Study Shows Breastfeeding for 1 Month May Help Prevent Diabetes
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The breastfeeding and diabetes link has been reported in other studies, according to researcher Eleanor Bimla Schwarz, MD, assistant professor of medicine at the University of Pittsburgh School of Medicine.
Her study lends more credence to the link, she says. "Moms who had ever breastfed were much less likely to develop diabetes," Schwarz tells WebMD. ''Moms who had never breastfed had almost twice the risk of developing diabetes as moms who had."
The study is published in The American Journal of Medicine. It was funded by the National Institute of Diabetes and Digestive and Kidney Diseases and the National Institute of Child Health and Development.
Breastfeeding and Diabetes: A Closer Look
Schwarz and colleagues looked at data gathered for another study on risk factors for incontinence, evaluating information given for that study on breastfeeding practices and whether the women later developed diabetes. The women were ages 40 to 78 and all members of a large health maintenance organization in California.
The researchers evaluated data on 2,233 women. Of those, 405 were not mothers, 1,125 were mothers who breastfed for at least a month, and 703 were mothers who had never breastfed.
The risk of getting a diagnosis of type 2 diabetes for women who breastfed all their children for a month or longer was similar to that of women who had not given birth.
But mothers who had never breastfed were nearly twice as likely to develop diabetes as women who had never given birth.
Moms who never exclusively breastfed were about 1.4 times as likely to develop diabetes as women who breastfed exclusively for one to three months, Schwarz found.
Later in life, here is the breakdown of who developed diabetes:
- 17.5% of the women who hadn't given birth.
- 17% of the women who breastfed all their children for a month or longer.
- 20.3% of those who breastfed, but not all children for a month or longer.
- 26.7% of moms who didn't breastfeed.
Overweight and obesity were common among the participants, with 68% having a body mass index of 25 or more, considered outside the healthy weight range.
The link held, Schwarz says, even after controlling for factors such as weight, physical activity, and family history of diabetes.
While one month of breastfeeding appears to make a difference, Schwarz says even longer is better. "Previous studies have shown the longer the mom breastfeeds, the more benefit for your body."
Many experts recommend exclusive breastfeeding for six months and continuing [supplemented by food] for a year," she says. "Clearly it's hard for moms to always negotiate breastfeeding given the constraints of their work environment," she tells WebMD.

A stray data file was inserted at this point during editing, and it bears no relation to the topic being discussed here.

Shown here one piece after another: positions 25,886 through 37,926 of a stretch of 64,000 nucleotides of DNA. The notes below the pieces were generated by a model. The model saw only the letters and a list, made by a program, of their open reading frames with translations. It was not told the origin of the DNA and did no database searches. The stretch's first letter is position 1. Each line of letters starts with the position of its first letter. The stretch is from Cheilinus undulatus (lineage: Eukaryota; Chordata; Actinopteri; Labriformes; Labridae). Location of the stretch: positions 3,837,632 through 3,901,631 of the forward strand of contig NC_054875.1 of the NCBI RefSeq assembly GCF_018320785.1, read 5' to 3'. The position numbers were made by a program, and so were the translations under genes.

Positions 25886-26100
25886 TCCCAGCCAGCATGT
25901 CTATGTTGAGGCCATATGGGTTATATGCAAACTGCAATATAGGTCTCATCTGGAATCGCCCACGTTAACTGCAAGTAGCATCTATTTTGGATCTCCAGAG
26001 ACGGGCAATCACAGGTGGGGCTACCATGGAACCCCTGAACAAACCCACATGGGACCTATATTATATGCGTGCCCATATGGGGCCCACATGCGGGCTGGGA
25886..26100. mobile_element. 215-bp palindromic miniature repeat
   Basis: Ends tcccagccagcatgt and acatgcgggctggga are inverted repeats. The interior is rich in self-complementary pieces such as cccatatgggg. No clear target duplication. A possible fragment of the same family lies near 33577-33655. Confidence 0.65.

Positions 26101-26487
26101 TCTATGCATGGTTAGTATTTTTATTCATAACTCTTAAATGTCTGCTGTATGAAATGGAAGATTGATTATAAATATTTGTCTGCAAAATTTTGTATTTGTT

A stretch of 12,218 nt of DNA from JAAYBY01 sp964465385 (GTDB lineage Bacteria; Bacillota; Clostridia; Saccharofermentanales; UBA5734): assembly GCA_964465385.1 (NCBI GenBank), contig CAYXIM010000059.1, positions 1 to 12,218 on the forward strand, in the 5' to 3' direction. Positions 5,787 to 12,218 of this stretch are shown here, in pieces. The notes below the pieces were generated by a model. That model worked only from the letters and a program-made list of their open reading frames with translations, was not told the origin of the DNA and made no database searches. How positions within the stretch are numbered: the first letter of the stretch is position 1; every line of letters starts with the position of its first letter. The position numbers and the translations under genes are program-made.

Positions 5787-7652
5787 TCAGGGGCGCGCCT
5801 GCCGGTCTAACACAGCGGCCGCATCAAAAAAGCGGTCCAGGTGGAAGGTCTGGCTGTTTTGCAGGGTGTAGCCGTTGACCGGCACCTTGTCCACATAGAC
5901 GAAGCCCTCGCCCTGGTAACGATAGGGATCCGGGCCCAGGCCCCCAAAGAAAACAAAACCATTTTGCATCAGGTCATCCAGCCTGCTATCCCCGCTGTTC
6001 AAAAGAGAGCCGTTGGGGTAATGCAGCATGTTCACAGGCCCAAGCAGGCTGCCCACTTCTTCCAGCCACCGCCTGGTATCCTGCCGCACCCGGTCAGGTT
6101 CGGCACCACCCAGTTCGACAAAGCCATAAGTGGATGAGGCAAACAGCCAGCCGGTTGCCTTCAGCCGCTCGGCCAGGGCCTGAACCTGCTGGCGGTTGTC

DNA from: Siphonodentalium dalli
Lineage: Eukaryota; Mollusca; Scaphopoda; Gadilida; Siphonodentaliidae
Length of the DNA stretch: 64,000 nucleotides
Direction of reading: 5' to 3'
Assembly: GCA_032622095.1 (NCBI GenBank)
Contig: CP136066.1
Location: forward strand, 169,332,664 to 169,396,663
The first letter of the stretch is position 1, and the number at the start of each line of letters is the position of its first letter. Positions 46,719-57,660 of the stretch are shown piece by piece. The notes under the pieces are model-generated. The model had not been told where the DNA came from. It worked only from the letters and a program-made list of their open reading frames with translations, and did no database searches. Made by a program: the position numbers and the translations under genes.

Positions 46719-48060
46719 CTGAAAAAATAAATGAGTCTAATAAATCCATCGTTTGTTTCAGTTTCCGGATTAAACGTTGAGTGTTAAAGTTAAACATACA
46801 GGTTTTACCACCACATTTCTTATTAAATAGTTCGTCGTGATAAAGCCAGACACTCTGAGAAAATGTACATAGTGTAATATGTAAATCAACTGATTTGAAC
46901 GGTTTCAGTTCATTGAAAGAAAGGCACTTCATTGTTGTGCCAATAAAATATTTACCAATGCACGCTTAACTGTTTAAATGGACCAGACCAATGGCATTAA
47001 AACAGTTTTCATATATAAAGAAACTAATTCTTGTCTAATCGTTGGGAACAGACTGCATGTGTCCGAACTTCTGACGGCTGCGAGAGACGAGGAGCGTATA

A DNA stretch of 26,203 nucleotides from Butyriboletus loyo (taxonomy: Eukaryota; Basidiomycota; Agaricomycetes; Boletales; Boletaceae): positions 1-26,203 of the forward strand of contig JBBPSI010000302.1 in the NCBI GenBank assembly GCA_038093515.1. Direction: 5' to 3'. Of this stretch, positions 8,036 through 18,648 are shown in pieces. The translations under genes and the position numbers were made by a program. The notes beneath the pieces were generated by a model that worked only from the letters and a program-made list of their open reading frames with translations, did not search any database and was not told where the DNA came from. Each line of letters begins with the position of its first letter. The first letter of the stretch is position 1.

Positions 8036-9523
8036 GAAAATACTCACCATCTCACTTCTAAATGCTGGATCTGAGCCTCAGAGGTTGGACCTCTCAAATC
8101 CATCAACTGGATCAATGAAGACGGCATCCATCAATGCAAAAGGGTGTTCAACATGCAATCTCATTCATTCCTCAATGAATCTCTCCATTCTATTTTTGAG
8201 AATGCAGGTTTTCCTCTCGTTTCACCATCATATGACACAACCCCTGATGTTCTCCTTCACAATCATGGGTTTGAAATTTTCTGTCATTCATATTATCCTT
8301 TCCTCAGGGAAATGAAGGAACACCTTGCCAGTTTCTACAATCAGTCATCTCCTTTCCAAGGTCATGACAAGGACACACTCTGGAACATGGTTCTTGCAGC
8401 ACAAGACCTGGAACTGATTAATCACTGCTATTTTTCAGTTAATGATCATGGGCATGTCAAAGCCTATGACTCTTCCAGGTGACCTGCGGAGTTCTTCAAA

Breastfeeding and Diabetes: Explaining the Link
The diabetes-breastfeeding link is probably explained by belly fat, Schwarz says. Moms who don't breastfeed, as they get older, may have more belly fat, she says, as breastfeeding helps new mothers take off weight. "Belly fat increases the risk of diabetes as you get older."
Some research has shown that breastfeeding may increase sensitivity to insulin, in turn reducing diabetes risk. But that may be short-term -- while the breastfeeding is occurring, Schwarz says. "The real problem may be the belly fat."
The finding that breastfeeding lowers the risk of diabetes later isn't surprising at all, says Kimberly D. Gregory, MD, MPH, vice-chair of Women's Healthcare Quality and Performance Improvement at Cedars-Sinai Medical Center, Los Angeles, who reviewed the study findings for WebMD.
The new findings, Gregory tells WebMD, will probably inspire her to add to the advice she gives moms-to-be about the benefits of breastfeeding. She often focuses on the benefits to the baby during that discussion, says Gregory, a professor of obstetrics and gynecology at the University of California Los Angeles School of Public Health.
But with the new research, she says, she may expand on that discussion. "I think it would make me say, 'Oh by the way, breastfeeding would also help you lose your weight faster and could possibly decrease your likelihood of becoming diabetic later in life."
SOURCES: Eleanor Bimla Schwarz, MD, assistant professor of medicine, University of Pittsburgh School of Medicine.
Schwarz, E. The American Journal of Medicine, September 2010; vol 123: pp 863.e1-6.
Kimberly D. Gregory, MD, MPH, vice chair, Women's Healthcare Quality and Performance Improvement, department of obstetrics and gynecology, Cedars-Sinai Medical Center, Los Angeles; professor of obstetrics and gynecology, University of California Los Angeles School of Public Health.
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